- The team consolidated about $500,000 separate Tableau software purchases into an enterprise agreement. Negotiations allow the department to increase the use of the software from 250 to 1,000 users and prices are 30 percent lower than buying on the open market.
- The team also identified $15.8 million in opportunities for reinvestment over the next five years based on efficiencies from consolidating field support and wireless services, licensing adjustments and storage.
- The Office of the Chief Information Officer launched a Workforce Development Program to identify, upskill and cross-train employees who are eager to learn about and work in cloud services.
DOT’s Enterprise Cloud Services is developing a website to identify cloud training opportunities, and there’s a marketing campaign in the works to attract new cloud candidates who are interested in migrating workloads to the cloud.
For Hildebrand, efforts like these are about more than reskilling employees. “When people say, ‘Well, what is the end of your plan?’ or ‘What are you after?’ I’m after a culture,” she said. “And so, what I’m calling it is our modern IT destination. And I asked every one of my employees to put this on their wall,” she said of the one-page document highlighting DOT’s IT vision, values and goals.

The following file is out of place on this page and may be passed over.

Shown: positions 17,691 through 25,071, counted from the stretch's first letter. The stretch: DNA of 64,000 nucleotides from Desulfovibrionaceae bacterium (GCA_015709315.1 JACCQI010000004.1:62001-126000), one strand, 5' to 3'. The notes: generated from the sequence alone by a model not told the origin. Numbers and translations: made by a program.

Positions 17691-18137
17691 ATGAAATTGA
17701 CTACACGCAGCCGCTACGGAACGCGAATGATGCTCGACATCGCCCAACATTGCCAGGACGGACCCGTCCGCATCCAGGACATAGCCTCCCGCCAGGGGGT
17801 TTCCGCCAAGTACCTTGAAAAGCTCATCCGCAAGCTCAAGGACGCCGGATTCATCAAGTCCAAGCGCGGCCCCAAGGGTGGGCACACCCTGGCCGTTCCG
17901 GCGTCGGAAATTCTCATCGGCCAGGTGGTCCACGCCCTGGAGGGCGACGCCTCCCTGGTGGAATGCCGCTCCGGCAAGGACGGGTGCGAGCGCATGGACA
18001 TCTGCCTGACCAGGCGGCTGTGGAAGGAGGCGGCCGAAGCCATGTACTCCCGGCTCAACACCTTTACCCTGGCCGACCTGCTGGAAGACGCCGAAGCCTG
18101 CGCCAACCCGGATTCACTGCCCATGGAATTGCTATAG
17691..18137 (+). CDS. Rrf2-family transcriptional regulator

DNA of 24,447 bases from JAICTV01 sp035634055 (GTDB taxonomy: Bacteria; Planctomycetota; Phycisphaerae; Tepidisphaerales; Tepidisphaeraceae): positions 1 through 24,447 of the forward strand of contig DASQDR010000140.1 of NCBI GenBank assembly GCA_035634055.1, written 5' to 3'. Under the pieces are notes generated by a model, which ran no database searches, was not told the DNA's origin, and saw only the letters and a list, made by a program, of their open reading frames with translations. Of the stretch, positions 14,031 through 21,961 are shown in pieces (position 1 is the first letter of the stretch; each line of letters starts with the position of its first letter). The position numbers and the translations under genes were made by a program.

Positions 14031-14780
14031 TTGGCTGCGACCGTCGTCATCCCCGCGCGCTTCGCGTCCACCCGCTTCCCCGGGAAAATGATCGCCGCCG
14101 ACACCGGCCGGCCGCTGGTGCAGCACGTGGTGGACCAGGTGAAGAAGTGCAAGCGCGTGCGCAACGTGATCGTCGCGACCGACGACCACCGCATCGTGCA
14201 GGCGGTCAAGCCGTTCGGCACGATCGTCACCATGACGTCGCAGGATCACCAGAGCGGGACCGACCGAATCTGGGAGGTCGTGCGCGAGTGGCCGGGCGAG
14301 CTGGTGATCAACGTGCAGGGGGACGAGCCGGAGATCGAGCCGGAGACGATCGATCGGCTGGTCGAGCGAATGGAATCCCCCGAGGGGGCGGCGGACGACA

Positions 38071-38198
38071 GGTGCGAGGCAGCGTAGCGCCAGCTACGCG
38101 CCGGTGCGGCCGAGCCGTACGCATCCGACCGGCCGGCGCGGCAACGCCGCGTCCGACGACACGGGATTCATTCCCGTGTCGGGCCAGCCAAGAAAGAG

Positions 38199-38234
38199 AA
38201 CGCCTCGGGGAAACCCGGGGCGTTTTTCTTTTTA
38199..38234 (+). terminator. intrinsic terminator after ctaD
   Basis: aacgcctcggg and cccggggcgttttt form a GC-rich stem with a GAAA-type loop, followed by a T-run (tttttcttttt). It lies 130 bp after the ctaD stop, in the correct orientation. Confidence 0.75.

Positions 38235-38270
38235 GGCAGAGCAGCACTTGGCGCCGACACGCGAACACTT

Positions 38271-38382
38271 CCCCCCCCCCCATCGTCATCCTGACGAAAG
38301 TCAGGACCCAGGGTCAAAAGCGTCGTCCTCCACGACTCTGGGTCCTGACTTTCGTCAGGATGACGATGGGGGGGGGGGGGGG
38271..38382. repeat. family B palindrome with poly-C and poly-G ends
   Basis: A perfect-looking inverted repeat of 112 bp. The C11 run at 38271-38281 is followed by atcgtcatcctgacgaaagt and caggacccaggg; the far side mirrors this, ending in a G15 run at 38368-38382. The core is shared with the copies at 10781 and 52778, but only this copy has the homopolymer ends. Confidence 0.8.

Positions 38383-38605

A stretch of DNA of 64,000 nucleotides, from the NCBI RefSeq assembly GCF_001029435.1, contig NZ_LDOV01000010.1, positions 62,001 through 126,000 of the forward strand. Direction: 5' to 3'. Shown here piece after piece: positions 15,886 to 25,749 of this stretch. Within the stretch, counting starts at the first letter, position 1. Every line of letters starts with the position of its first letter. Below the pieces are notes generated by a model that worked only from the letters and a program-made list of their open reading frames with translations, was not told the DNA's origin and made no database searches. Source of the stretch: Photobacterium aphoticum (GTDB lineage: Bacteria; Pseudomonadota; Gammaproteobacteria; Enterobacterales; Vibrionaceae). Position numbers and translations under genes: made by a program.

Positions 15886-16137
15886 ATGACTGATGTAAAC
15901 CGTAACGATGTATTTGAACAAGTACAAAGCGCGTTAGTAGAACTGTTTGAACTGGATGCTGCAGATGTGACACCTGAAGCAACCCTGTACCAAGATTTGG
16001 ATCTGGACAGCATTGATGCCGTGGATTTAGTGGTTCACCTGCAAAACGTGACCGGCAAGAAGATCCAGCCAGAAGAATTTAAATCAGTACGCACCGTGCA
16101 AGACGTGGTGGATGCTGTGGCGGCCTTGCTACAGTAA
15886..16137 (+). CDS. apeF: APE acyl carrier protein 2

Hildebrand also emphasized the importance of building trust across her team and with leaders at the DOT modes.
“I know when I arrived here, when I first met with the modal IT folks in the department, they thought of me as the Christmas help,” she said. “I actually have had them come to me and say, ‘You started to move the Titanic. You actually got this ship turning in the right direction. And I think it’s because I really did feel strongly about what needed to be done. I have the Secretary’s support. I have an amazing team. I tell my operations guy all the time, nobody is going to want to talk to me about the mission if you can’t keep the back office up and running.”
Having a Seat at the Executive Table
A big part of this culture change is empowering and expecting employees to own their work, she said. “This is particularly important in the government. Our federal employees too easily relinquish their work to the contract workforce.” If the quality of the work isn’t up to par or projects were not completed, the onus falls on the government.
Part of the problem for DOT and other government agencies is they don’t have enough personnel with hands-on IT experience. “People will say they have IT experience because they oversaw an IT contract,” Hildebrand said. “That is not IT experience at all. So I’ve tried to instill in people if you have contractors working for you, you had better know what they’re doing, and know it well, and have that skill. You own your work.”
One of the keys to Hildebrand’s success at DOT is the support and backing she receives from DOT Secretary Elaine Chao.
She recalled a recent announcement that Secretary Chao made about DOT’s BUILD grants. Several senators were in attendance and had reserved, front-row seats during the big event. Included in those front-row seats were every administrator for the DOT modes, budget leaders and Hildebrand.
“She includes me in her leadership team,” Hildebrand said. “I sit around the table at her staff meetings. That makes a big difference.”
She added, “there will be no bigger cheerleader for where this department is going and where the IT team is going. I’m just going to be doing it from Vermont, where home is.”
(Photo Credit: Image from Wikimedia)